Sunday, May 28, 2017

Denis Johnson / Tree of Smoke / Review by Geoff Dyer

Monstrous cunning

Geoff Dyer is entranced by Denis Johnson's Tree of Smoke, a sprawling nightmare in a distinctly modern key

Tree of Smoke
by Denis Johnson
614pp, Picador, £16.99
Who'd have thought that Denis Johnson had this kind of whopping, mega-ton novel in him? His last, The Name of the World, ran to a mere 120 pages but still managed to sneak on to the shortlist for the biennial Irish Times international fiction prize. What made it so intriguing was that it seemed to be the work of a writer who, at some level, did not know how to write at all - and yet knew exactly what he was doing. Jesus' Son, his best-known book, is even skimpier: a collection of stories about strung-out losers unfolding in meticulously addled prose overspilling with transcendence, lyricism or just addledness. A writer, then, of distinctly American graininess: a metaphysical illiterate, a junkyard angel.

Needless to say, he is not everybody's cup of tea. After I'd recommended The Name of the World, a literary friend responded with an email contrasting Johnson's self-described "zoo of wild utterances" with Bellow's infinite loquacity. For me, the effect of the comparison was counter-productive: Bellow instantly seemed as old and venerable as George Eliot.
And now we have what is in some ways a Victorian novel: 600 pages, zillions of characters and a plot that offers a key to the variously contested mythologies of American involvement in south-east Asia (Vietnam, principally, but with substantial sections in the Philippines as well). What makes it a distinctly modern key is that, with every turn, the promised revelation is more securely concealed. We are talking CIA here; we are talking, more generally, about a literary mission that invites comparison with Don DeLillo, Robert Stone, Joseph Conrad (especially towards the end) and of course, Graham Greene (one of the characters is undecided whether he is a quiet American or just an ugly one).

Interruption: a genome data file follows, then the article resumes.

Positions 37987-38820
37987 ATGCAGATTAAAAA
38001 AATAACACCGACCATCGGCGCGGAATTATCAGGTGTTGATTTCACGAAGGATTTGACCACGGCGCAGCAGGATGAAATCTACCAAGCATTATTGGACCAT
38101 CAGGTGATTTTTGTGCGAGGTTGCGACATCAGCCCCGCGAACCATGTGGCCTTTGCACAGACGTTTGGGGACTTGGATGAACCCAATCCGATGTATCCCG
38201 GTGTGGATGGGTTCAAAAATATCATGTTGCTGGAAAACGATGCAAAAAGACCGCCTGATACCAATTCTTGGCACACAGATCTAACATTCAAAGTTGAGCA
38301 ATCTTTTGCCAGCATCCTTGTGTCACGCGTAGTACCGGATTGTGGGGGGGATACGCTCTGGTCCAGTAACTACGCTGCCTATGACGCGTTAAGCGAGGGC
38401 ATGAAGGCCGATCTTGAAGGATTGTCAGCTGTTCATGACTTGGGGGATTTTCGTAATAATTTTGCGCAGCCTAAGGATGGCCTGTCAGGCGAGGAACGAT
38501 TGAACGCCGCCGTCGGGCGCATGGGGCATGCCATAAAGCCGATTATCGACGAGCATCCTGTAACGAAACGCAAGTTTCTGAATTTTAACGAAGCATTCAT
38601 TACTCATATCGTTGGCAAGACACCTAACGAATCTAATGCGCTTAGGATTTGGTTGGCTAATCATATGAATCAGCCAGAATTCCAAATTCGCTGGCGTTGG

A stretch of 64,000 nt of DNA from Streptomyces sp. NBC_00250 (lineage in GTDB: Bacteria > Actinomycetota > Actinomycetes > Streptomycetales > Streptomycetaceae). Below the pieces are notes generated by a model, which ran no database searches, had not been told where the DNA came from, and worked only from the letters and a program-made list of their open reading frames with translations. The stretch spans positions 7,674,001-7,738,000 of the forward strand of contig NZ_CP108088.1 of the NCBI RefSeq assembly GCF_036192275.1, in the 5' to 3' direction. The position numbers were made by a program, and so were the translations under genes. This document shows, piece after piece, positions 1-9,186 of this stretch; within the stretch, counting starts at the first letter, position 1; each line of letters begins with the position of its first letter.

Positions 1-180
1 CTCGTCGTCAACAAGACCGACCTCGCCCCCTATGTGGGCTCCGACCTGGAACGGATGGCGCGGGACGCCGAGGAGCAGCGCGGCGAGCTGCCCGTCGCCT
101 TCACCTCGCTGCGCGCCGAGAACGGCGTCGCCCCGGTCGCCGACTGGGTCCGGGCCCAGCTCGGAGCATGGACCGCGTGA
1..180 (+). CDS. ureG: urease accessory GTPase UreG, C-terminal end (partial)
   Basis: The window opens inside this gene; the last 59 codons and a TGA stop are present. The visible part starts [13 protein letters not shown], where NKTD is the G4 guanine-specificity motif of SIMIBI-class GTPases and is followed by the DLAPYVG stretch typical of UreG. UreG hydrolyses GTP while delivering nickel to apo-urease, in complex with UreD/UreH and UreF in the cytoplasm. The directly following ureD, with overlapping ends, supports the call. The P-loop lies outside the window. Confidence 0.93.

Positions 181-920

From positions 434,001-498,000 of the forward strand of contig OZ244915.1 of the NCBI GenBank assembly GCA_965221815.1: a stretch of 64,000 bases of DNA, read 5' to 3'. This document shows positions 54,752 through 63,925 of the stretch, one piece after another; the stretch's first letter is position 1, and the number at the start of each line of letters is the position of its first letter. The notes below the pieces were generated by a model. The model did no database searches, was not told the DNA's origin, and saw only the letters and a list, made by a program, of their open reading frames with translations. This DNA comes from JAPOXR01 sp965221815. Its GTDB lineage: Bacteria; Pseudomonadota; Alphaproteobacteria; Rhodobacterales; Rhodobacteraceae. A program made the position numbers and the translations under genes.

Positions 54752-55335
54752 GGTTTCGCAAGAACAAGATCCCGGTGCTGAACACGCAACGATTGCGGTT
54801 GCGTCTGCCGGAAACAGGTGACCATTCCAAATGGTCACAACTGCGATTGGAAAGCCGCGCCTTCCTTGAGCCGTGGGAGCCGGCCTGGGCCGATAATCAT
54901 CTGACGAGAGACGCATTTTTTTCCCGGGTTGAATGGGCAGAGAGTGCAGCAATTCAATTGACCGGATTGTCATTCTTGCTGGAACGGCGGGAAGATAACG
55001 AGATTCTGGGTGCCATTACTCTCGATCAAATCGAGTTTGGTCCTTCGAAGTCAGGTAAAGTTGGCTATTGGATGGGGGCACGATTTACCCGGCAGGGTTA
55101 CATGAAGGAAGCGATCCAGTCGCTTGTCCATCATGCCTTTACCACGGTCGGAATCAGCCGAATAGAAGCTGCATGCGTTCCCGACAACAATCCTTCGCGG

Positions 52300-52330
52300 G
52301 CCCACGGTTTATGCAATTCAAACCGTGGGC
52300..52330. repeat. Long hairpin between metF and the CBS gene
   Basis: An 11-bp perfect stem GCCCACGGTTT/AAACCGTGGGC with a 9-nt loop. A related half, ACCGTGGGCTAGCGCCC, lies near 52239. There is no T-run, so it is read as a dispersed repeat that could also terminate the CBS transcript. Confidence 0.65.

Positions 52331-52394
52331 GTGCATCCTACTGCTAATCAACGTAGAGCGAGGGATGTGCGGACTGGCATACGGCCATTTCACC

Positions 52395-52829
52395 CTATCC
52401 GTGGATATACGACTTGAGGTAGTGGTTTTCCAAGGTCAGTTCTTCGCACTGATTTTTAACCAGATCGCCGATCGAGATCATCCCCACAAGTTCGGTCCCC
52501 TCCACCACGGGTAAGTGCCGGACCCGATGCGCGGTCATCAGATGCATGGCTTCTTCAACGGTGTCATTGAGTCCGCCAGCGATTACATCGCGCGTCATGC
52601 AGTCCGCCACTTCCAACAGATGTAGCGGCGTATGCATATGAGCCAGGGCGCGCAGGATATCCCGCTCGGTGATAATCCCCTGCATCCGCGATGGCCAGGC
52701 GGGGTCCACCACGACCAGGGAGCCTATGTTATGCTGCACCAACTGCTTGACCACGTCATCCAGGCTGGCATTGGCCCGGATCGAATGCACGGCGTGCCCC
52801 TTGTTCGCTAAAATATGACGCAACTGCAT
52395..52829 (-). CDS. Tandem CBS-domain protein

However extensively the novel's story is summarised it is going to be sold short. It starts in 1963. "Tree of Smoke" is some kind of CIA project. Skip, an operative of uncertain status but intense dedication, is working for the Colonel (who also happens to be his uncle). Skip has an affair with Kathy, a Seventh-Day Adventist whose aid-worker husband has been kidnapped, possibly killed. Years pass. History - as they used to say of shit - happens. Kurtz-like, the Colonel's methods become increasingly unsound. At the sharp end are the seriously messed-up Houston brothers (who previously saw service in Johnson's first novel, Angels). Trung, a North Vietnamese - who once tried to assassinate the colonel - is being recruited as a double agent, but, at the same time, Trung's assassination is being plotted by the same guy - a German - who killed a priest with a blow pipe in the Philippines, back in 1963. Twenty years later, in Arizona, the Houston brothers . . . Ah, forget it. There may be no smoke without fire but in this case you can't see the wood for the tree of smoke, or something.

People and events loom out of the dense narrative foliage and then disappear. The writing can appear humdrum. Stuck in a quagmire of incantatory banality, the dialogue seems to be contributing nothing except its own capacity to keep on coming. But . . .